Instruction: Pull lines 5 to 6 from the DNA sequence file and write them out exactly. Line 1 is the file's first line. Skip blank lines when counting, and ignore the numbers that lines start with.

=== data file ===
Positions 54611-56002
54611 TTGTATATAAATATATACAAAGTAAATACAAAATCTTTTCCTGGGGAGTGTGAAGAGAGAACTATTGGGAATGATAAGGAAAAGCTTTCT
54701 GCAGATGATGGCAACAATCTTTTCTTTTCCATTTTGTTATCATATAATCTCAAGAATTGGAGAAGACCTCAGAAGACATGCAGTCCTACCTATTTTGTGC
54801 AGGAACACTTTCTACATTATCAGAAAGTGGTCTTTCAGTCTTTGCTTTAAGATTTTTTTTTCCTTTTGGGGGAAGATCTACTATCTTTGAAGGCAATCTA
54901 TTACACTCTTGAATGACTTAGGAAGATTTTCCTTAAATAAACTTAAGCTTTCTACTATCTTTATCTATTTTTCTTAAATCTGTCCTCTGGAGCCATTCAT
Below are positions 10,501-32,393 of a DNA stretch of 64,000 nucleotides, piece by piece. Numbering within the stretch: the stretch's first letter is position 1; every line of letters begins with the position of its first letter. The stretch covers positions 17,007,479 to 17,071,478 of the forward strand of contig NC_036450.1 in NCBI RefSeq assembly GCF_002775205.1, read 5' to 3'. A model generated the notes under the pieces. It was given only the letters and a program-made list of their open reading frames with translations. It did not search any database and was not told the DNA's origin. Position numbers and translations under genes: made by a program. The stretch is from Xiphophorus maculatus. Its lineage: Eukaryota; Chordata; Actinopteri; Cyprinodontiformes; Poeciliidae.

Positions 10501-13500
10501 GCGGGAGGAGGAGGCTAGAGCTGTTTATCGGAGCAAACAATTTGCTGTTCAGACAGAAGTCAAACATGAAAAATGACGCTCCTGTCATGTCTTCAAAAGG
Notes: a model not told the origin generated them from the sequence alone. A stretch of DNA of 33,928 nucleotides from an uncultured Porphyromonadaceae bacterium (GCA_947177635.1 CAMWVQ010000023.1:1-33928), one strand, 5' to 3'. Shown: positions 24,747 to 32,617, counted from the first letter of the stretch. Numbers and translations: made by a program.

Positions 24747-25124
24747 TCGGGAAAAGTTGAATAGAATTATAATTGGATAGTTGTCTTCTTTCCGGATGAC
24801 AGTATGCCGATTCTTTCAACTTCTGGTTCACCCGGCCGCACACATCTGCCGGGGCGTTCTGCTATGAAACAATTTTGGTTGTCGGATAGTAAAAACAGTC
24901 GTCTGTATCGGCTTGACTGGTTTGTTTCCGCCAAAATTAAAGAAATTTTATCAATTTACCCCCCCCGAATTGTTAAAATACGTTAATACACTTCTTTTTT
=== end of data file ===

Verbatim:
54901 TTACACTCTTGAATGACTTAGGAAGATTTTCCTTAAATAAACTTAAGCTTTCTACTATCTTTATCTATTTTTCTTAAATCTGTCCTCTGGAGCCATTCAT
Below are positions 10,501-32,393 of a DNA stretch of 64,000 nucleotides, piece by piece. Numbering within the stretch: the stretch's first letter is position 1; every line of letters begins with the position of its first letter. The stretch covers positions 17,007,479 to 17,071,478 of the forward strand of contig NC_036450.1 in NCBI RefSeq assembly GCF_002775205.1, read 5' to 3'. A model generated the notes under the pieces. It was given only the letters and a program-made list of their open reading frames with translations. It did not search any database and was not told the DNA's origin. Position numbers and translations under genes: made by a program. The stretch is from Xiphophorus maculatus. Its lineage: Eukaryota; Chordata; Actinopteri; Cyprinodontiformes; Poeciliidae.